The LiederNet Archive
WARNING. Not all the material on this website is in the public domain.
It is illegal to copy and distribute our copyright-protected material without permission.
For more information, contact us at the following address:
licenses (AT) lieder (DOT) net

We Happy Few

Word count: 827

Song Cycle by Richard Jackson Cumming (b. 1928)

Show the texts alone (bare mode).

1. The Feast of Crispian [ sung text checked 1 time]

Language: English

Translation(s): FRE

List of language codes

Authorship


See other settings of this text.

Available translations, adaptations or excerpts, and transliterations (if applicable):


WESTMORELAND.
[ O that we now had here
 But one ten thousand of those men in England
 That do no work to-day!]1

KING (Henry V).
[ What's he that wishes so?
 My cousin Westmoreland? No, my fair cousin.
 If we are marked to die, we are enough
 To do our country loss; and if to live,
 The fewer men, the greater share of honour.
 God's will! I pray thee, wish not one man more.
 By Jove, I am not covetous for gold,
 Nor care I who doth feed upon my cost;
 It yearns me not if men my garments wear;
 Such outward things dwell not in my desires;
 But if it be a sin to covet honour,
 I am the most offending soul alive.
 No, faith, my coz, wish not a man from England.
 God's peace! I would not lose so great an honour
 As one man more, methinks, would share from me
 For the best hope I have. O, do not wish one more!
 Rather proclaim it, Westmoreland, through my host,
 That he which hath no stomach to this fight,
 Let him depart. His passport shall be made,
 And crowns for convoy put into his purse.
 We would not die in that man's company
 That fears his fellowship to die with us.]1
 This day is call'd the feast of Crispian.
 He that outlives this day, and comes safe home,
 Will stand a tip-toe when this day is named,
 And rouse him at the name of Crispian.
 He that shall live this day, and see old age,
 Will yearly on the vigil feast his neighbours,
 And say, "To-morrow is Saint Crispian."
 Then will he strip his sleeve and show his scars,
 And say, "These wounds I had on Crispian's day."
 Old men forget; yet all shall be forgot,
 But he'll remember [with advantages]1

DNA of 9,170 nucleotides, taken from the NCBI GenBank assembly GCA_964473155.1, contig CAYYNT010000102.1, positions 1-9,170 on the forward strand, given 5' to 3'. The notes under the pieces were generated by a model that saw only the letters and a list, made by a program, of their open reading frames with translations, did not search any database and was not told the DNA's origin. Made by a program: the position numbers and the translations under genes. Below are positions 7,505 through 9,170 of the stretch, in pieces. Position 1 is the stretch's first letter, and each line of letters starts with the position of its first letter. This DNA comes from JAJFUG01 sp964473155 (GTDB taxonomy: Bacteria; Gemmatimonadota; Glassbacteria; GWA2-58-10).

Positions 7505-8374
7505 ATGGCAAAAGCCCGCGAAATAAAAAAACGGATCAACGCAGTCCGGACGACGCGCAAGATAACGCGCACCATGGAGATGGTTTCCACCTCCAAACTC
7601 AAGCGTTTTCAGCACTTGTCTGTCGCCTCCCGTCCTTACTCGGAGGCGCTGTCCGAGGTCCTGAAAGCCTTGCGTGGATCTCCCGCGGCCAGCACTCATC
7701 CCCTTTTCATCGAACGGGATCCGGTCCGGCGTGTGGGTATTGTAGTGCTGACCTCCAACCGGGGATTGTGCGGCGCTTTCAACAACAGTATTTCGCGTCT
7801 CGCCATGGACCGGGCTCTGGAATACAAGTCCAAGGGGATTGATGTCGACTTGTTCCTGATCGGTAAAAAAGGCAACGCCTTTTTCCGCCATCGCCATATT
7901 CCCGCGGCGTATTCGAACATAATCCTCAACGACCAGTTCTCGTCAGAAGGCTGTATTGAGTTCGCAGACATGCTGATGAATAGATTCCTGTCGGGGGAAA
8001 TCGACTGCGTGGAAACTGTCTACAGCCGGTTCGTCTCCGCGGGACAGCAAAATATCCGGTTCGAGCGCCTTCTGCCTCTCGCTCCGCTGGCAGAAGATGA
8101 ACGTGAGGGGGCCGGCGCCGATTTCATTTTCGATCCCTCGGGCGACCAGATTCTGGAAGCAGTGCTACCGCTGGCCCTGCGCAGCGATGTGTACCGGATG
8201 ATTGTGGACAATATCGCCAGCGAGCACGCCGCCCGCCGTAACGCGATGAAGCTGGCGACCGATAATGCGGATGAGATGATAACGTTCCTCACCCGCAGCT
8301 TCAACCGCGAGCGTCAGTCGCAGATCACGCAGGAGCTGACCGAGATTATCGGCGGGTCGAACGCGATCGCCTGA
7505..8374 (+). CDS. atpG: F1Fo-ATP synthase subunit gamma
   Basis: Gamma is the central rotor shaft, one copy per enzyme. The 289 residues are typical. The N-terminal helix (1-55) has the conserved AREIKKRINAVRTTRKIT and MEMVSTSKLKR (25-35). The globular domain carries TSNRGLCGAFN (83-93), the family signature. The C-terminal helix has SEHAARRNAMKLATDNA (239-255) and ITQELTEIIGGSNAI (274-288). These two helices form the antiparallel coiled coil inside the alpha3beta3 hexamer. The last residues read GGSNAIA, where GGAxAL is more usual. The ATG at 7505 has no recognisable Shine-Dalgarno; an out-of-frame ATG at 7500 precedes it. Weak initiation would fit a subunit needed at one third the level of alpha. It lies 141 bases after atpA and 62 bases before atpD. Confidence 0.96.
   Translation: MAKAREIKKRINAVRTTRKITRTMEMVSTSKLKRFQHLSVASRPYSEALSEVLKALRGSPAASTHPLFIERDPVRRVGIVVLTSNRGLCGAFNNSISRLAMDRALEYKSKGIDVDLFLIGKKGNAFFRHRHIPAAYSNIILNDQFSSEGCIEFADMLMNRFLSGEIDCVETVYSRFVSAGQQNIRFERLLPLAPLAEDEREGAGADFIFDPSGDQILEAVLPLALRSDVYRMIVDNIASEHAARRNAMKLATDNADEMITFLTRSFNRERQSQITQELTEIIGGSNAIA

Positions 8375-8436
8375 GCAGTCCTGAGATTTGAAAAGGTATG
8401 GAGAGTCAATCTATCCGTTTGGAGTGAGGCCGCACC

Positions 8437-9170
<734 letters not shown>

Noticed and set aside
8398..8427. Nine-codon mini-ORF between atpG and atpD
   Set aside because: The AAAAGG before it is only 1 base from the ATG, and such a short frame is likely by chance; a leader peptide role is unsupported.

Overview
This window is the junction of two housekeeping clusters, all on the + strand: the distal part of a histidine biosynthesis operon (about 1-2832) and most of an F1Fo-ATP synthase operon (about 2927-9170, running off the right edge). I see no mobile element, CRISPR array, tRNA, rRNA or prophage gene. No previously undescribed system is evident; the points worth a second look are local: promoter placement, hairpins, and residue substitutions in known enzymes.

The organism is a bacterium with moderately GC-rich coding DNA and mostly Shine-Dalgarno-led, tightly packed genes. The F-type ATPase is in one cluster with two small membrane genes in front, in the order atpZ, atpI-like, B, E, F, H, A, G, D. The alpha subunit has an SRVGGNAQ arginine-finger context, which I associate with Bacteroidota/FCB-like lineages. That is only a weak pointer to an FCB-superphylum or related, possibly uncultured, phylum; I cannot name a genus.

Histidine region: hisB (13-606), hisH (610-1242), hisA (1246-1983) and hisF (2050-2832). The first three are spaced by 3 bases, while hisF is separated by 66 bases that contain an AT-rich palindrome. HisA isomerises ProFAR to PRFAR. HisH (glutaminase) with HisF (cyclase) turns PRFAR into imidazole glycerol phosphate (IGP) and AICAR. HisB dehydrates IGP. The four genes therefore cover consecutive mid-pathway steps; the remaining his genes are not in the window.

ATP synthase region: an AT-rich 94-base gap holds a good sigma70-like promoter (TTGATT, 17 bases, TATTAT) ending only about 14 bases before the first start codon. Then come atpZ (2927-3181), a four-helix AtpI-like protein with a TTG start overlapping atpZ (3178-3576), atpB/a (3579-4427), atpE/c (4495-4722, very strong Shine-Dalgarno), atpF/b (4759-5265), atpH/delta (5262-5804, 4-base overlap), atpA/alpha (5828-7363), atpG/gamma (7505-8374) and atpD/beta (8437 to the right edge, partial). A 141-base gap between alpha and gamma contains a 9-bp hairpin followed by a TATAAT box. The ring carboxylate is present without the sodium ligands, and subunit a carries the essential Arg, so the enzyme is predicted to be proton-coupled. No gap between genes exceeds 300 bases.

What feats he did that day. [Then shall our names,
 Familiar in his mouth as household words,
 Harry the King, Bedford, and Exeter,
 Warwick and Talbot, Salisbury and Gloucester,
 Be in their flowing cups freshly rememb'red.]1
 This story shall the good man teach his son;
 And Crispin Crispian shall ne'er go by,
 [From this day to the ending of the world,]1
 But we in it shall be remembered,
 We few, we happy few, we band of brothers.
 For he to-day that sheds his blood with me
 Shall be my brother; be he ne'er so vile,
 This day shall gentle his condition;
 And gentlemen in England now a-bed
 Shall think themselves accurs'd they were not here,
 And hold their manhoods cheap whiles any speaks
 That fought with us upon Saint Crispin's day.

SALISBURY
 [My sovereign lord, bestow yourself with speed:
 The French are bravely in their battles set,
 And will with all expedience charge on us.]1

KING (Henry V).
 [All things are ready, if our minds be so.]1


View original text (without footnotes)
1 omitted by Cumming.

Submitted by Barbara Miller

2. To whom can i speak today?

Language: English

Authorship

  • by Anonymous / Unidentified Author, Egyptian, c3000 BCE

Go to the single-text view


[--- This text is not currently
in the database but will be added
as soon as we obtain it. ---]

3. Fife tune

Language: English

Authorship


See other settings of this text.


One morning in May
 . . . . . . . . . .

[--- The rest of this text is not
currently in the database but will be
added as soon as we obtain it. ---]

This text may be protected by copyright under Canadian copyright law, so we will not display it until we obtain permission to do so or discover it is public-domain.

4. Here dead we lie [ sung text not yet checked against a primary source]